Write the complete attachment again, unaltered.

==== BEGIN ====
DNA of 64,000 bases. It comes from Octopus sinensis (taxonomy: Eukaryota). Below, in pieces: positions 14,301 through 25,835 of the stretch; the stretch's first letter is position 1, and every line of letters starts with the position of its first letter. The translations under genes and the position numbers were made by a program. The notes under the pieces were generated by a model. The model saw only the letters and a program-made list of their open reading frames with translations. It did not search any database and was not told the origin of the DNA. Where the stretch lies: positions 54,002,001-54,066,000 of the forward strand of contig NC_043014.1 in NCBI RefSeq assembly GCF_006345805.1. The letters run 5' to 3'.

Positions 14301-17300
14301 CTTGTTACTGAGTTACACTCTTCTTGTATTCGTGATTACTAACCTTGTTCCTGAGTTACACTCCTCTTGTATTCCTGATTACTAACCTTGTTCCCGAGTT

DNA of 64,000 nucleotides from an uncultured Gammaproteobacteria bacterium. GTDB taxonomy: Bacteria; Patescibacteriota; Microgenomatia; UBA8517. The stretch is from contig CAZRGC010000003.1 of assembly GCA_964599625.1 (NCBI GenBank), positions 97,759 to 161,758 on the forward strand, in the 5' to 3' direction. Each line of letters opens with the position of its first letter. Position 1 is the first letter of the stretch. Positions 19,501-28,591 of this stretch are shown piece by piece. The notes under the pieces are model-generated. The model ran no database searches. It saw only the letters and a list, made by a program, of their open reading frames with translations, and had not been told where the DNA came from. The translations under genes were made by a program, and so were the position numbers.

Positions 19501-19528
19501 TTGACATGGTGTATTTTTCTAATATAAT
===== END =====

DNA of 64,000 bases. It comes from Octopus sinensis (taxonomy: Eukaryota). Below, in pieces: positions 14,301 through 25,835 of the stretch; the stretch's first letter is position 1, and every line of letters starts with the position of its first letter. The translations under genes and the position numbers were made by a program. The notes under the pieces were generated by a model. The model saw only the letters and a program-made list of their open reading frames with translations. It did not search any database and was not told the origin of the DNA. Where the stretch lies: positions 54,002,001-54,066,000 of the forward strand of contig NC_043014.1 in NCBI RefSeq assembly GCF_006345805.1. The letters run 5' to 3'.

Positions 14301-17300
14301 CTTGTTACTGAGTTACACTCTTCTTGTATTCGTGATTACTAACCTTGTTCCTGAGTTACACTCCTCTTGTATTCCTGATTACTAACCTTGTTCCCGAGTT

DNA of 64,000 nucleotides from an uncultured Gammaproteobacteria bacterium. GTDB taxonomy: Bacteria; Patescibacteriota; Microgenomatia; UBA8517. The stretch is from contig CAZRGC010000003.1 of assembly GCA_964599625.1 (NCBI GenBank), positions 97,759 to 161,758 on the forward strand, in the 5' to 3' direction. Each line of letters opens with the position of its first letter. Position 1 is the first letter of the stretch. Positions 19,501-28,591 of this stretch are shown piece by piece. The notes under the pieces are model-generated. The model ran no database searches. It saw only the letters and a list, made by a program, of their open reading frames with translations, and had not been told where the DNA came from. The translations under genes were made by a program, and so were the position numbers.

Positions 19501-19528
19501 TTGACATGGTGTATTTTTCTAATATAAT